Small Business Marketing

SWOT Analysis

Written by Clayton Reeves for Gaebler Ventures

SWOT is a simple tool, but for small businesses it can help focus efforts in a way that increases productivity and growth. A company without direction is headed nowhere, so even simple tools such as SWOT can help your company grow.

"Like a product or service, the planning process itself must be managed and shaped, if it is to serve executives as a vehicle for strategic decision making," wrote Robert Lenz.

SWOT Analysis

SWOT analysis is a way to help you realize where your firm stands compared to your competition.

It takes four factors (strengths, weaknesses, opportunities and threats) and combines them in such a way that your firm can create a direction. Without an objective for the SWOT analysis, the process does not reveal much. The firm must decide why a SWOT analysis is necessary and what it will be used for. A TOWS analysis is another tool that can be used with these factors.

First, strengths/weaknesses are internal and should be determined with an internal analysis. They are controlled explicitly by your company and the workers there. External factors include opportunities and threats. Opportunities are those projects or chances for value adding business operations. Threats usually come from competition in the form of substitute items or services. SWOT can be applied to the business as a whole or simply a project. The problem with project analysis is that it is difficult to apply companywide attributes to a single project that may only utilize a fraction of the firm's resources.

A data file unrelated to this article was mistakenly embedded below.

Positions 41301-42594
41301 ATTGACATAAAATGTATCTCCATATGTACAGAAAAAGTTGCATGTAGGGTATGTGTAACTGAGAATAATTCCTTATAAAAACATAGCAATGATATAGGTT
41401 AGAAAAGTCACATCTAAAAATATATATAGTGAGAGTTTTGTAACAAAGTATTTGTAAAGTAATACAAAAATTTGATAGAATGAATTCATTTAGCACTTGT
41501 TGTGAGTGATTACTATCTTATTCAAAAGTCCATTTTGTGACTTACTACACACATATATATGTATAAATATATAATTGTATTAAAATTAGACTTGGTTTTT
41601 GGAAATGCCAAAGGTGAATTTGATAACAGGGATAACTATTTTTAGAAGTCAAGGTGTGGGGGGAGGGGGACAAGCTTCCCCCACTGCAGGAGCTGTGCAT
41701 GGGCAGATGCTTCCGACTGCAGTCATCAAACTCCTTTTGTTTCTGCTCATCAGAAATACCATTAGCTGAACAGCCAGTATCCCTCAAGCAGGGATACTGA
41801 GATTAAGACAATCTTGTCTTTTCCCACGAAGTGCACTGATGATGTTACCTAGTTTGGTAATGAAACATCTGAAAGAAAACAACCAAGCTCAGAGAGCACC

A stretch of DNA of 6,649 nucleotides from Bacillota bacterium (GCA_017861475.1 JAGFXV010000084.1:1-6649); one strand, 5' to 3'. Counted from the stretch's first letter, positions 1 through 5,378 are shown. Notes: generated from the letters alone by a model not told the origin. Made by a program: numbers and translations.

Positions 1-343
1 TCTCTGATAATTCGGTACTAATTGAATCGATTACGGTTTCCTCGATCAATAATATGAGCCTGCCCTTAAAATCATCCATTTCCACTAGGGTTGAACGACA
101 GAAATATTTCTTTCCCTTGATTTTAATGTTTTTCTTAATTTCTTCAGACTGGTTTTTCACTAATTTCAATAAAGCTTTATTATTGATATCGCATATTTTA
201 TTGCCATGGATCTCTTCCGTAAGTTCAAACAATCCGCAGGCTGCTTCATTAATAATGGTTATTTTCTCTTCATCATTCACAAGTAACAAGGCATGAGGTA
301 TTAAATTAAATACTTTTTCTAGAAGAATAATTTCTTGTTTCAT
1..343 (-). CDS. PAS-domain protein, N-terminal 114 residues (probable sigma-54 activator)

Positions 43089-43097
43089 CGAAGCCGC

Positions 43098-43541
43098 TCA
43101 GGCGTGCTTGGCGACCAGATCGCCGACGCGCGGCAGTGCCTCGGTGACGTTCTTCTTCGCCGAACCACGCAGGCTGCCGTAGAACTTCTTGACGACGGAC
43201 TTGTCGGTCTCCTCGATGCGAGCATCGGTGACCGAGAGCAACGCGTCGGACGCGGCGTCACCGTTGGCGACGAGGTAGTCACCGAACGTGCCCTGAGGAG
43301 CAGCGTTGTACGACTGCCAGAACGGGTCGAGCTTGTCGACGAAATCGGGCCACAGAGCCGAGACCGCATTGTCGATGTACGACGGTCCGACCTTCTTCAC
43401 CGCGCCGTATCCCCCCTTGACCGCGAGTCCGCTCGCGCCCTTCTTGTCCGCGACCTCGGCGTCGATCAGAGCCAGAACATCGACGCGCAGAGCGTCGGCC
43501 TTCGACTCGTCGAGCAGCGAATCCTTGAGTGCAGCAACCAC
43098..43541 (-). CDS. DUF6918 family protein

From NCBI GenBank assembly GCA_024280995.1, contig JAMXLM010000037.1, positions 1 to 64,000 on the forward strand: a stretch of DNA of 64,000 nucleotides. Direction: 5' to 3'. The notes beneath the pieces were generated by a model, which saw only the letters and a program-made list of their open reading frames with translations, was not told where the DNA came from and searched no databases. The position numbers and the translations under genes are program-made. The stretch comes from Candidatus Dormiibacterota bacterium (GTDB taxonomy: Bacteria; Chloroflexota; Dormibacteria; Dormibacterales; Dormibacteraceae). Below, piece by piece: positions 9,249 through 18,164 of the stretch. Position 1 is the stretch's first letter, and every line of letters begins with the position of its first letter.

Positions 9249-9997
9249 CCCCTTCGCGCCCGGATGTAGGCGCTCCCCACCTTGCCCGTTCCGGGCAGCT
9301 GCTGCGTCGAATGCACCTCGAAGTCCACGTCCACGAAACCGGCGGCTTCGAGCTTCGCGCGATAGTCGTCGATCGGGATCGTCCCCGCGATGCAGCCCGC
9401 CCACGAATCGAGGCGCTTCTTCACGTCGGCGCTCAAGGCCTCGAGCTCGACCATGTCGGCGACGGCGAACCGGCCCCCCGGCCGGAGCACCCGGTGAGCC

Start with the internal and external analysis. From there, perform a SWOT analysis by creating a grid, and matching each of the factors to one another.

Strengths that match up with opportunities can create competitive advantages for your firm. Weaknesses that match up with threats must be dealt with immediately to mitigate the potential losses from that mismatch. This strategy is called matching.

Another strategy to employ is the conversion strategy. Converting weaknesses to strengths and threats to opportunities certainly sounds like a great strategy. However, in practice it is often difficult if not impossible to do. Minimizing or avoiding threats and weaknesses is generally accepted as a more realistic approach to SWOT results.

There are several things to know about the use of SWOT. First, it is not an end all, be all strategic planning formula. Without the proper analysis SWOT can induce tunnel vision and ignore what should be obvious risks. Also, using SWOT for the entire business can ignore potential project specific risks.

When he's not playing racquetball or studying for a class, Clayton Reeves enjoys writing articles about entrepreneurship. He is currently an MBA student at the University of Missouri with a concentration in Economics and Finance.

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